# K-epsilon models

(Difference between revisions)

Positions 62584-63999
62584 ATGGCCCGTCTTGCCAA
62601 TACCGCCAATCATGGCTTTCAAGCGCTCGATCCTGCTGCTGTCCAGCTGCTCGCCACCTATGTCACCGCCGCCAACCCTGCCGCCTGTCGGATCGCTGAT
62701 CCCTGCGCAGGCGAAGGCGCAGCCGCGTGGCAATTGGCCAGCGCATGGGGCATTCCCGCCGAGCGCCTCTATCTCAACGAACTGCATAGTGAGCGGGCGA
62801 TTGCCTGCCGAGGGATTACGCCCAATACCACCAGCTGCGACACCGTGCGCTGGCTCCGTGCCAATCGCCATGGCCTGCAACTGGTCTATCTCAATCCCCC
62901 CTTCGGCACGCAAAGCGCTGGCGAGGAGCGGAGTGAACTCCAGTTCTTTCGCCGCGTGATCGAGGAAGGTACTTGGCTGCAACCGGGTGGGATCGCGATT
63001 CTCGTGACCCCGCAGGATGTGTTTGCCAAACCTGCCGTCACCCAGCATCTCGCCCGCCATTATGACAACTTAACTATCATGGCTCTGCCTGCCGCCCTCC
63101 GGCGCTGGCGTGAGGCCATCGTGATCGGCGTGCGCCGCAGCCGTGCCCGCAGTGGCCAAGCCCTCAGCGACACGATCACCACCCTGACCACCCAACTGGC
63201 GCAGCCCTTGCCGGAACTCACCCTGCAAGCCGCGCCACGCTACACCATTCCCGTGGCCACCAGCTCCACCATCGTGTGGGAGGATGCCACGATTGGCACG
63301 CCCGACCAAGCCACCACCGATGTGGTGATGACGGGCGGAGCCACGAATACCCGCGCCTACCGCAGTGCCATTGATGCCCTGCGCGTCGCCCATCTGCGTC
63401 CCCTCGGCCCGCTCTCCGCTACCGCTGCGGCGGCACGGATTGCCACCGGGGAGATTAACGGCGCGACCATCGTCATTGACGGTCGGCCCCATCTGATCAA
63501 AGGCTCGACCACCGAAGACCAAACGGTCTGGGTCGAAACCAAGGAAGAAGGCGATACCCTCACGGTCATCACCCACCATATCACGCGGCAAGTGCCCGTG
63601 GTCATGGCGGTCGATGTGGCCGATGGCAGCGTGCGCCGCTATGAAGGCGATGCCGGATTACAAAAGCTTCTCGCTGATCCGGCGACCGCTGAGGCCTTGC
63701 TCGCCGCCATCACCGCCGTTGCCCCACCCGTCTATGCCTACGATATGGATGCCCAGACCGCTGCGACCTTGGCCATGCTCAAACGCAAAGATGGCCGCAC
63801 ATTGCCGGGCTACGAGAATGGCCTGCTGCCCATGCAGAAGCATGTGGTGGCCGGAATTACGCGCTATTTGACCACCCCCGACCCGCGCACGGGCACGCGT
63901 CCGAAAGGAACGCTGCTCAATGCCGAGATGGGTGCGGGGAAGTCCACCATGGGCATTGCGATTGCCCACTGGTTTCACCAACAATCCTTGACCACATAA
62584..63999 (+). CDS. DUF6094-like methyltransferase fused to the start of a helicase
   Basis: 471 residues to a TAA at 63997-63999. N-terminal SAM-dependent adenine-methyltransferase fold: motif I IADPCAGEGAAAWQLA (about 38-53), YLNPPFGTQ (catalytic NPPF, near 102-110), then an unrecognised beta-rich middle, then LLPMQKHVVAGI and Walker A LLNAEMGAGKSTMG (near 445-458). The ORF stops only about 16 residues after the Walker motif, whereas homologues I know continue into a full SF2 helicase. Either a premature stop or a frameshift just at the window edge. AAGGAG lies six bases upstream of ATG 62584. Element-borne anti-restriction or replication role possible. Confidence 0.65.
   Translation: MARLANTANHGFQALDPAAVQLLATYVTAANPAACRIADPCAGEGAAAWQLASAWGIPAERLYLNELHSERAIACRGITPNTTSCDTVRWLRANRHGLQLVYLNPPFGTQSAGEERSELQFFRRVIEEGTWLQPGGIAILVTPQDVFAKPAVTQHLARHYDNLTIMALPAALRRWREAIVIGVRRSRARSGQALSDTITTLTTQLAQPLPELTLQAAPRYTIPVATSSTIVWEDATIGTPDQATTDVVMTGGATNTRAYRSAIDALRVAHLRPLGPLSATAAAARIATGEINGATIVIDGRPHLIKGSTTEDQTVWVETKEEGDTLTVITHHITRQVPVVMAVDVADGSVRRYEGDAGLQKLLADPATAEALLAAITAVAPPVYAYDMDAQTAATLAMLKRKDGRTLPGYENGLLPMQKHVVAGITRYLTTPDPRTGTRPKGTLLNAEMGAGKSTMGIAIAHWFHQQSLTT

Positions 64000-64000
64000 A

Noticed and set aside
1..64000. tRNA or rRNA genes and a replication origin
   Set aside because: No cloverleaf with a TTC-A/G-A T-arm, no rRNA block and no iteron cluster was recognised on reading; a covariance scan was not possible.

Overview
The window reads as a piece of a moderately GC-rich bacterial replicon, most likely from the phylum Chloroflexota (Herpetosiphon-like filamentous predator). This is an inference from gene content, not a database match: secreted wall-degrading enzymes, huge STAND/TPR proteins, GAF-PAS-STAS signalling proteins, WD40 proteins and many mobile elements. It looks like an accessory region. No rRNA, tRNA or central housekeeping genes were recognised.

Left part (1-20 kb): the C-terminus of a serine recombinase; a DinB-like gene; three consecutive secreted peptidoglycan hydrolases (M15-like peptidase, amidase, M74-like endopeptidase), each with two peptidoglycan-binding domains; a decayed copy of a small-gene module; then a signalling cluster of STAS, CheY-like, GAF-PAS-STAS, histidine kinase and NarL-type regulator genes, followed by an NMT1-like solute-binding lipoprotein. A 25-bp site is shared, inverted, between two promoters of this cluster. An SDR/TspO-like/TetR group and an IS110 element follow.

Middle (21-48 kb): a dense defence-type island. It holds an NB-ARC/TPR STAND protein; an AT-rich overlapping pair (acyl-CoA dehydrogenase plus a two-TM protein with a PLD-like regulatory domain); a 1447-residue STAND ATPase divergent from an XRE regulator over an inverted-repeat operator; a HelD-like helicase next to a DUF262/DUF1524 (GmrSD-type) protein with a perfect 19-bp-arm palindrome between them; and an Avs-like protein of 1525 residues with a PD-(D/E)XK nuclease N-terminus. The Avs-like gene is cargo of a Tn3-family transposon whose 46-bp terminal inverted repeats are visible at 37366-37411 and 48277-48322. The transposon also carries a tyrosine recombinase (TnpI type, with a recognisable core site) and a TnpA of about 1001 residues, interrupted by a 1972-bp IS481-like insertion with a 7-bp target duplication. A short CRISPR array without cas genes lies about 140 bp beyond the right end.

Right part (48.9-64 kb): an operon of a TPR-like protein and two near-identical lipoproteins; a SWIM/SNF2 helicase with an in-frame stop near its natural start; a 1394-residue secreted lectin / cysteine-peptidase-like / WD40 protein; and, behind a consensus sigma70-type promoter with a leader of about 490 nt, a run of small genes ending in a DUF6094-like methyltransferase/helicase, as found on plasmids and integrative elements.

Revision as of 07:40, 4 October 2006 (view source)← Older edit Latest revision as of 16:03, 18 June 2011 (view source) (→References) (8 intermediate revisions not shown) Line 1: Line 1: + {{Turbulence modeling}} == Introduction == == Introduction == - The K-epsilon model is one of the most common [[Turbulence modeling|turbulence models]]. It is a [[Two equation models|two equation model]], that means, it includes two extra transport equations to represent the turbulent properties of the flow. This allows a two equation model to account for history effects like convection and diffusion of turbulent energy. + The K-epsilon model is one of the most common [[Turbulence modeling|turbulence models]], although it just doesn't perform well in cases of large adverse pressure gradients (Reference 4). It is a [[Two equation models|two equation model]], that means, it includes two extra transport equations to represent the turbulent properties of the flow. This allows a two equation model to account for history effects like convection and diffusion of turbulent energy. - The first transported variable is [[turbulent kinetic energy]], $k$.  The second transported variable in this case is the turbulent [[dissipation]], $\epsilon$. It is the variable that determines the scale of the turbulence, whereas the first variable, $k$, determines the energy in the turbulence. + + The first transported variable is turbulent kinetic energy, $k$.  The second transported variable in this case is the turbulent dissipation, $\epsilon$. It is the variable that determines the scale of the turbulence, whereas the first variable, $k$, determines the energy in the turbulence. + + There are two major formulations of K-epsilon models (see [[#References|References]] 2 and 3).  That of Launder and Sharma is typically called the [[Standard k-epsilon model | "Standard" K-epsilon Model]].  The original impetus for the K-epsilon model was to improve the mixing-length model, as well as to find an alternative to algebraically prescribing turbulent length scales in moderate to high complexity flows. + + As described in [[#References|Reference]] 1, the K-epsilon model has been shown to be useful for free-shear layer flows with relatively small pressure gradients.  Similarly, for wall-bounded and internal flows, the model gives good results only in cases where mean pressure gradients are small; accuracy has been shown experimentally to be reduced for flows containing large adverse pressure gradients.  One might infer then, that the K-epsilon model would be an inappropriate choice for problems such as inlets and compressors. + + To calculate boundary conditions for these models see [[Turbulence free-stream boundary conditions|turbulence free-stream boundary conditions]]. == Usual K-epsilon models == == Usual K-epsilon models == Line 11: Line 19: == Miscellaneous == == Miscellaneous == # [[Near-wall treatment for k-epsilon models]] # [[Near-wall treatment for k-epsilon models]] + + ==References== +  {{reference-paper|author=Bardina, J.E., Huang, P.G., Coakley, T.J.|year=1997|title=Turbulence Modeling Validation, Testing, and Development|rest=NASA Technical Memorandum 110446}} + +  {{reference-paper|author=Jones, W. P., and Launder, B. E.|year=1972|title=The Prediction of Laminarization with a Two-Equation Model of + Turbulence|rest= International Journal of Heat and Mass Transfer, vol. 15, 1972, pp. 301-314}} + +  {{reference-paper|author=Launder, B. E., and Sharma, B. I.|year=1974|title=Application of the Energy Dissipation Model of Turbulence to + the Calculation of Flow Near a Spinning Disc|rest=Letters in Heat and Mass Transfer, vol. 1, no. 2, pp. 131-138}} + +  '''Wilcox, David C (1998)'''. "Turbulence Modeling for CFD". Second edition. Anaheim: DCW Industries, 1998. pp. 174. [[Category:Turbulence models]] [[Category:Turbulence models]] + + {{stub}}